HomeReviewsInterviewsStoreABlogsOn Writing

During my daily blog hopping, I was stopped cold by a reminder that this month is the anniversary of the so-called honor killing of 17 year old Du’a Khalil. Just like a year ago, I felt sick to my stomach thinking about the horrible fate of this young girl, barely older than my own daughter.

“There but for the grace of…” keeps going through my head like an endless loop.
If we had been born in a different place, and within a different religion, it could be my daughter being stoned to death–for the unforgivable sin of being young, female, and in love.

If we had been born in a different place, and within a different set of social and religious mores, it could be my son who may have felt it necessary to avenge the family honor by taking his sister’s life.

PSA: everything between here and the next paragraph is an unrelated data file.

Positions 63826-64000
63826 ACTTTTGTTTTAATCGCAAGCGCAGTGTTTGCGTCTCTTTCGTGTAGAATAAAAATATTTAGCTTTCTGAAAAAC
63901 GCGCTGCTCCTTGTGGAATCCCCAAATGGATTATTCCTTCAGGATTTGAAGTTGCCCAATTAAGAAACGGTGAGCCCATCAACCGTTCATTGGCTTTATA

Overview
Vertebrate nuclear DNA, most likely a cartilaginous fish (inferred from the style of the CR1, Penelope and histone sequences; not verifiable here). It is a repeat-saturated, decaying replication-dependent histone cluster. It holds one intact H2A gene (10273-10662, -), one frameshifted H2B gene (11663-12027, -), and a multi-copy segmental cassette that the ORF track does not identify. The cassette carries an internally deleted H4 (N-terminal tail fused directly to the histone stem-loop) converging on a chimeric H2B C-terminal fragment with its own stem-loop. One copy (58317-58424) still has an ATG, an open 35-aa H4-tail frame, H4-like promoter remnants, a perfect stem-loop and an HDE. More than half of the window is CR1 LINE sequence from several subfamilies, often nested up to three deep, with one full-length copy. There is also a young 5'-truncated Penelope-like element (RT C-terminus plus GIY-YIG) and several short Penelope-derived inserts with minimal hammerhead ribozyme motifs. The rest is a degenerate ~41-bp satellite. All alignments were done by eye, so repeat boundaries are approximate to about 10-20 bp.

There are all sort of horrors in the world.

There is also good in the world. Let’s work to make the latter stronger, wider, farther reaching.

From the Nothing but Red Press Room page:

NEW YORK (04/07/08) — Nothing But Red, the anthology of literary and visual arts inspired by the impassioned plea of Buffy the Vampire Slayer creator Joss Whedon in response to the “honor killing” of 17-year-old Du’a Khalil Aswad, is now available for purchase. Sales of the anthology, which is currently available in multiple formats at www.lulu.com/nothingbutred, will benefit the international human rights organization Equality Now.

“I’ve met some amazing people who’ve worked incredibly hard to put this book together over the last year, whether as contributors or volunteers,” said Skyla Dawn Cameron, originator and editor-in-chief of Nothing But Red. “We can’t change Du’a’s fate – but we can let the world know that there are people who still care. That’s where this fight really happens: with each of us, challenging ourselves to do something to make the world better.”